Local

Please take your time to look through some of the WW2 facts and stories of the North Staffordshire area.


Bomber Crashes at Butt Lane

Many thanks to local historian Philip Leese for supplying the information.

It was on the night of 16th and 17th May 1943, when a Short Stirling bomber was on a training flight from RAF Tilstock, an airfield which was close to Tern Hill in Shropshire.

The aircrew consisted  mainly of New Zealanders and it was piloted by Sgt. L. C. Wright.

During the flight, the Stirling bomber,  BF398 of the 75th Squadron, suffered the failure of two of its four engines, consequently the decision was taken for the crew to bail out of the aircraft, which they duly did apart from two crew members. The pilot stayed with plane to attempt a safe landing and  help the other remaining crew member who was having problems with his parachute. The pilot had made an earlier attempt to land the aircraft but realised that he was in a built up area. His second and final attempt could not be controlled resulting in the plane diving steeply into the ground, partially burying itself and killing the pilot.

Another fatality was one of the crewmen who was described as being ‘killed after he left the plane’, we must presume that this was the crewman who was having problems with his parachute. The aircraft crashed in the fields beyond Old Butt Lane, on the site now occupied by industrial buildings and factories of West Avenue.

There are several local people who well remember the crash and its aftermath.

One eye witness was the mother of  Mr. C Carter of Hardingswood, Kidsgrove. She woke up her son to tell him that there had been an aircraft on fire, it had come in low over Kidsgrove and it had just missed the gasworks before crashing at Butt Lane.

The story of the fire might explain why the pilot didn’t attempt to limp home on the two remaining engines, but why a fire in two engines as opposed to just mechanical failure.

Stirling Bomber

A special constable at that time, Harry Thompson, remembers meeting two of the bailed out crew who said that they were worried about the fate of the pilot who had stayed with another crew member who had trouble with his parachute. These two crewmen were also concerned about the seven other crew who had also left the plane.  If we assume that the seven crew of concern include the parachute troubled fatality, the total crew must have numbered ten.

Over the following weeks, local people, particularly schoolboys, visited the crash site searching for souvenirs. One of the prized items of this activity seems to have been shards of perspex from the aircraft’s windows. These shards were apparently heated and used to make rings!


Mow Cop and the Battle of the Beams

During the first few months of 1940, information gathered by decoding Enigma radio traffic, the interrogation of captured  aircrews and evidence which was gathered by airborne radio monitoring, revealed the existence of  a German radio navigational beam system.  This was being used by the German aircrews to accurately locate targets over the British mainland.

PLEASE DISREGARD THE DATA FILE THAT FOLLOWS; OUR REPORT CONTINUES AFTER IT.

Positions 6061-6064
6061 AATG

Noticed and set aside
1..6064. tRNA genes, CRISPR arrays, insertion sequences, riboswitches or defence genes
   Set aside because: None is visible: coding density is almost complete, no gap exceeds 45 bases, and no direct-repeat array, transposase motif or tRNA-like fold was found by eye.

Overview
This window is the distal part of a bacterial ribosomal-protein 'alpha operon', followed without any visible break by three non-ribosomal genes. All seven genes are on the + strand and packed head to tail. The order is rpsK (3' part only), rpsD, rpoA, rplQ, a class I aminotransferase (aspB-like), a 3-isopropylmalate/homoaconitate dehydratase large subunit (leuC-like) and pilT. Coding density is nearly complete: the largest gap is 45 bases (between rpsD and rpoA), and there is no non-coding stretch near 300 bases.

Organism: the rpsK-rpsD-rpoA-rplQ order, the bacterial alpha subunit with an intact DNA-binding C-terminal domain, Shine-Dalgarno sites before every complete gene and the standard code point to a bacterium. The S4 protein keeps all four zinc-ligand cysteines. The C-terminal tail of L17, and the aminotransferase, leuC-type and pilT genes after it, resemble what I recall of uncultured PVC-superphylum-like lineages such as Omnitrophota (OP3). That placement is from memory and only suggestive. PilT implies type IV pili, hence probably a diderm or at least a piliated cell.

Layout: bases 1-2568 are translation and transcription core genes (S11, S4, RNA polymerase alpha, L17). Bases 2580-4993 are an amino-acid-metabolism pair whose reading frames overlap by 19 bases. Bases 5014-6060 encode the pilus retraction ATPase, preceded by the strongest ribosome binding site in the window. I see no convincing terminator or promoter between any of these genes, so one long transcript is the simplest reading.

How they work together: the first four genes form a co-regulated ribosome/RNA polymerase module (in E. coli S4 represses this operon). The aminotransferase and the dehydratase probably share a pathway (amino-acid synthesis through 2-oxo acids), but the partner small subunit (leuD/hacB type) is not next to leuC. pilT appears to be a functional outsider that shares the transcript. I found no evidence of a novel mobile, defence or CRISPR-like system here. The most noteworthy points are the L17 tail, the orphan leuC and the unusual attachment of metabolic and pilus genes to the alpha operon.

The first system to be discovered was named Knickebien (translated as Crooked Leg) by the Germans and had been developed from the widely adopted Lorenz aircraft blind landing system. A simple but effective countermeasure was urgently needed to prevent the German aircrews from using the system or at least to confuse the navigational information.

A system of radio ‘jamming’ was developed using hospital Diathermy sets which were quickly converted into transmitters and  placed at various locations such police stations and  public buildings. These transmitters would only be switched on when an air raid was imminent, so as to prevent the Germans from easily discovering that we had found the ‘beams’ and that we were taking preventative action.

X-Gerate was the next system to be used by the Germans. It was very similar in principle to  Knickebien, but proved to be a more refined and accurate system needing sophisticated countermeasures. It was to be countered by using specially developed  ‘jamming’ transmitters called Bromides, a name presumably chosen because it was to render X-Gerate impotent.

The task of setting up these ‘jamming’ stations fell on the newly formed RAF 80 Wing, Radio Counter Measures,  whose base was at Radlett in Hertfordshire. Following the earlier attempts at ‘jamming’ using converted Diathermy sets, purpose made and more sophisticated jamming  equipment was developed. These purpose made ‘jamming’ transmitters were known as ‘ Aspirins’, a cure for the ‘headache’ that the system had posed to us.

In the early days of the ‘battle of the beams’, some 28 of these Aspirin transmitter sites were set up. Some were mobile units, the remainder were installed permanently on high ground.

Mow Cop became one of the permanent sites, chosen for it’s unhindered coverage of the major industrial targets of the North West, from  Trafford Park and other industrial areas of  Manchester to the Liverpool docks and beyond.

Confusion surrounding the exact location of this site came from the account by Brian Johnson, who in his BBC book ‘The Secret War’, gave the location as Kidsgrove, Nr Crewe.

Mow Cop at that time was part of the Kidsgrove Urban District, the most likely cause of the wrong location being cited.

During October 1940, the Air Ministry requisitioned a meadow just of Congleton Rd, Mow Cop to set up the transmitter station. They soon began to install the equipment with the erection of two tall masts, several permanent huts, underground cabling and most significant, a sentry post to prevent unauthorised access. As with other jamming stations throughout the country, the local population would speculate as to the stations purpose. Was it for aircraft counting and spotting, some form of radio detection or a listening station etc. What was it for? It would not be until the mid 1970’s that the true nature of it’s purpose would be revealed.  The Mow Cop site was fully manned by 80 wing personnel for the remainder of the war.